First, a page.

The Attic numerals are a symbolic number notation used by the ancient Greeks. They were also known as Herodianic numerals because they were first described in a 2ndcentury manuscript by Herodian; or as acrophonic numerals (from acrophony) because the basic symbols derive from the first letters of the (ancient) Greek words that the symbols represented.
The Attic numerals were a decimal (base 10) system, like the older Egyptian and the later Etruscan, Roman, and HinduArabic systems. Namely, the number to be represented was broken down into simple multiples (1 to 9) of powers of ten  units, tens, hundred, thousands, etc.. Then these parts were written down in sequence, in order of decreasing value. As in the basic Roman system, each part was written down using a combination of two symbols, representing one and five times that power of ten.
Attic numerals were adopted possibly starting in the 7th century BCE, and were eventually replaced by the classic Greek numerals around the 3rd century BCE. They are believed to have served as model for the Etruscan number system, although the two were nearly contemporary and the symbols are not obviously related.^{[]}
The Attic numerals used the following main symbols, with the given values:
Value  Symbol  Talents  Staters  Notes  Etruscan  Roman 

1  ?  Tally mark?  ?  I  
5  ?  ?  ?  Old Greek: ?? [p?nt?] Modern:  ?  V 
10  ?  ?  ?  Old Greek: ? [deka] Modern: ?  ?  X 
50  ?  ?  ?  "?" in "?": 10 × 5 = 50  ?  L 
100  ?  ?  ?  Old Greek: ? [h?katon] Modern:  ?  C 
500  ?  ?  ?  "?" in "?": 100 × 5 = 500  ?  D 
1000  ?  ?  ?  Old Greek: ? [k?ilioi] Modern:  ?  M 
5000  ?  ?  "?" in "?": 1000 × 5 = 5000  ?  V  
10000  ?  ?  Old Greek: ? [myrion] Modern:  ?  X  
50000  ?  ?  "?" in "?": 10000 × 5 = 50000  ?  L 
The symbols representing 50, 500, 5000, and 50000 were composites of an old form of the capital letter pi (with a short right leg) and a tiny version of the applicable power of ten. For example, ? was five times one thousand.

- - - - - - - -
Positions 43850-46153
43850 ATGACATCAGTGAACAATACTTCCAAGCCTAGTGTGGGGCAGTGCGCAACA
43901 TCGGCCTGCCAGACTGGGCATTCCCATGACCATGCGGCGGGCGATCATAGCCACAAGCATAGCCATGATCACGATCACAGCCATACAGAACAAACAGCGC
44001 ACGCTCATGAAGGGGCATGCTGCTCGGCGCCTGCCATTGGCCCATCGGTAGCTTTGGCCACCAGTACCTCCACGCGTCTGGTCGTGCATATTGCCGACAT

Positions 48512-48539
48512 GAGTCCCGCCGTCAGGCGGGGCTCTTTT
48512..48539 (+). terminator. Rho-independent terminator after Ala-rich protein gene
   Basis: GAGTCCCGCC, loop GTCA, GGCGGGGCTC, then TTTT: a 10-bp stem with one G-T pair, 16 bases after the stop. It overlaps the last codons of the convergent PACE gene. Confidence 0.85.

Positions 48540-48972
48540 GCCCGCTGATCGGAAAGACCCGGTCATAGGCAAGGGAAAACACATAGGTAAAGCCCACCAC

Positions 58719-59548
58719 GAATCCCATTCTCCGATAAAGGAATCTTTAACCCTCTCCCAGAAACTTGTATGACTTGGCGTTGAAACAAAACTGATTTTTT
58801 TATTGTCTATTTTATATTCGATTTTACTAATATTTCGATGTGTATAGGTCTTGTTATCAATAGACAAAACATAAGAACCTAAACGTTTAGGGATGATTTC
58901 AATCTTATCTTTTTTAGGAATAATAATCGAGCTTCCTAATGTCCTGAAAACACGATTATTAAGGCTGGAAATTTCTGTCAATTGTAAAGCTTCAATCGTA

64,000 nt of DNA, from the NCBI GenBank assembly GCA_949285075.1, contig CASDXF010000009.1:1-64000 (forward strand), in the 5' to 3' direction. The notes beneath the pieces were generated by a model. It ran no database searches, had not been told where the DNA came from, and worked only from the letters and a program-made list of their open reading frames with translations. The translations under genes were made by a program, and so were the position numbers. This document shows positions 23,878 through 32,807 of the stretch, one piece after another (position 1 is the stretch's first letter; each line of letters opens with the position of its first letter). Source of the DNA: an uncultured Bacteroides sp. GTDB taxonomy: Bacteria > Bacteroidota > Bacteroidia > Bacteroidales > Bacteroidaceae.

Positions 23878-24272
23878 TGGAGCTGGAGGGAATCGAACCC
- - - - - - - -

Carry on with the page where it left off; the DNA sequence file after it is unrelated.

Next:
The fractions "one half" and "one quarter" were written "?" and "?", respectively.
The symbols were slightly modified when used to encode amounts in talents (with a small capital tau, "?") or in staters (with a small capital sigma, "?"). Specific numeral symbols were used to represent one drachma ("?") and ten minas "?".
The use of "?" (capital eta) for 100 reflects the early date of this numbering system. In the Greek language of the time, the word for a hundred would be pronounced [h?katon] (with a "rough aspirated" sound /h/) and written "?", because "?" represented the sound /h/ in the Attic alphabet. In later, "classical" Greek, with the adoption of the Ionic alphabet throughout the majority of Greece, the letter eta had come to represent the long e sound while the rough aspiration was no longer marked.^{[1]}^{[2]} It was not until Aristophanes of Byzantium introduced the various accent markings during the Hellenistic period that the spiritus asper began to represent /h/, resulting in the modern Greek spelling . In modern Greek the /h/ phoneme has disappeared altogether, but the accent on the ? is retained in the standard spelling.
Multiples 1 to 9 of each power of ten were written by combining the two corresponding "1" and "5" digits, namely:
Units  ?  II  III  IIII  ?  ?I  ?II  ?III  ?IIII 
1  2  3  4  5  6  7  8  9  
Tens  ?  ?  ?  ?  
10  20  30  40  50  60  70  80  90  
Hundreds  ?  ?  ?  ?  
100  200  300  400  500  600  700  800  900  
Thousands  ?  ?  ?  ?  
1000  2000  3000  4000  5000  6000  7000  8000  9000  
Tens of thousands  ?  ?  ?  ?  
10000  20000  30000  40000  50000  60000  70000  80000  90000 
Unlike the more familiar Roman numeral system, the Attic system used only the socalled "additive" notation. Thus, the numbers 4 and 9 were written ? and , not and .
In general, the number to be represented was broken down into simple multiples (1 to 9) of powers of ten  units, tens, hundred, thousands, etc.. Then these parts would be written down in sequence, from largest to smallest value. For example:
Attic numerals are available in Unicode in the Ancient Greek Numbers block (U+10140 to U+1018F).
Numeral systems 

HinduArabic numeral system 
East Asian 
American 

Alphabetic 
Former 
Positional systems by base 
Nonstandard positional numeral systems 
List of numeral systems